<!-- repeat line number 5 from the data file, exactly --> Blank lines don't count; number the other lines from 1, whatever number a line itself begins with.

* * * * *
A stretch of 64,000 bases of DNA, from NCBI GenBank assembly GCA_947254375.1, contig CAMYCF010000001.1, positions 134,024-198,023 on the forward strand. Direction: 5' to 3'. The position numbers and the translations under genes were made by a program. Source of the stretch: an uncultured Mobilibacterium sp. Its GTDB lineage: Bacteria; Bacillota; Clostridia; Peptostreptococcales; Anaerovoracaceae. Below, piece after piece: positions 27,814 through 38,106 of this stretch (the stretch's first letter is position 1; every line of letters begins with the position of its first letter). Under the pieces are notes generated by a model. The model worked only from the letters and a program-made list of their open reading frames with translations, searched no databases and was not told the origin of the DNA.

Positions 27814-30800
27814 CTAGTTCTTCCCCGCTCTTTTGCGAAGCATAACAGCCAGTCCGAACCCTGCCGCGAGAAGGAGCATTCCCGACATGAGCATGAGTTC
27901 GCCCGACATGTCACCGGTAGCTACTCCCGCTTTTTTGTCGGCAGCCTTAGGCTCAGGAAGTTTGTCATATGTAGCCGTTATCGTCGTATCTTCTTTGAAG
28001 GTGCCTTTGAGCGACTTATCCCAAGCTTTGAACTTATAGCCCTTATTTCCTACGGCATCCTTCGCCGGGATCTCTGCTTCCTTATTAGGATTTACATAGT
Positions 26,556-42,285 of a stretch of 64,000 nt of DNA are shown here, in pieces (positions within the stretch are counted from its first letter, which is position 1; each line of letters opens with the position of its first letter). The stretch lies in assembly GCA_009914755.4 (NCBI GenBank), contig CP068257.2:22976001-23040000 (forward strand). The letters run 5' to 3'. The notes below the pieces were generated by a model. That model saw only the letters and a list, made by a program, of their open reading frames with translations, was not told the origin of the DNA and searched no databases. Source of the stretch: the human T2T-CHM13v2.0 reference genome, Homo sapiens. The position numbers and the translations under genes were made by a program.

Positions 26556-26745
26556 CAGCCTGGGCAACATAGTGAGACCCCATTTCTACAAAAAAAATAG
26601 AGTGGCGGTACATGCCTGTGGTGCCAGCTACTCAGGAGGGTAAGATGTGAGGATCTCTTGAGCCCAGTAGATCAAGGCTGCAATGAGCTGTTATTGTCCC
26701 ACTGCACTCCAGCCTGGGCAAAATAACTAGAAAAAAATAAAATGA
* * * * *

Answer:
28001 GTGCCTTTGAGCGACTTATCCCAAGCTTTGAACTTATAGCCCTTATTTCCTACGGCATCCTTCGCCGGGATCTCTGCTTCCTTATTAGGATTTACATAGT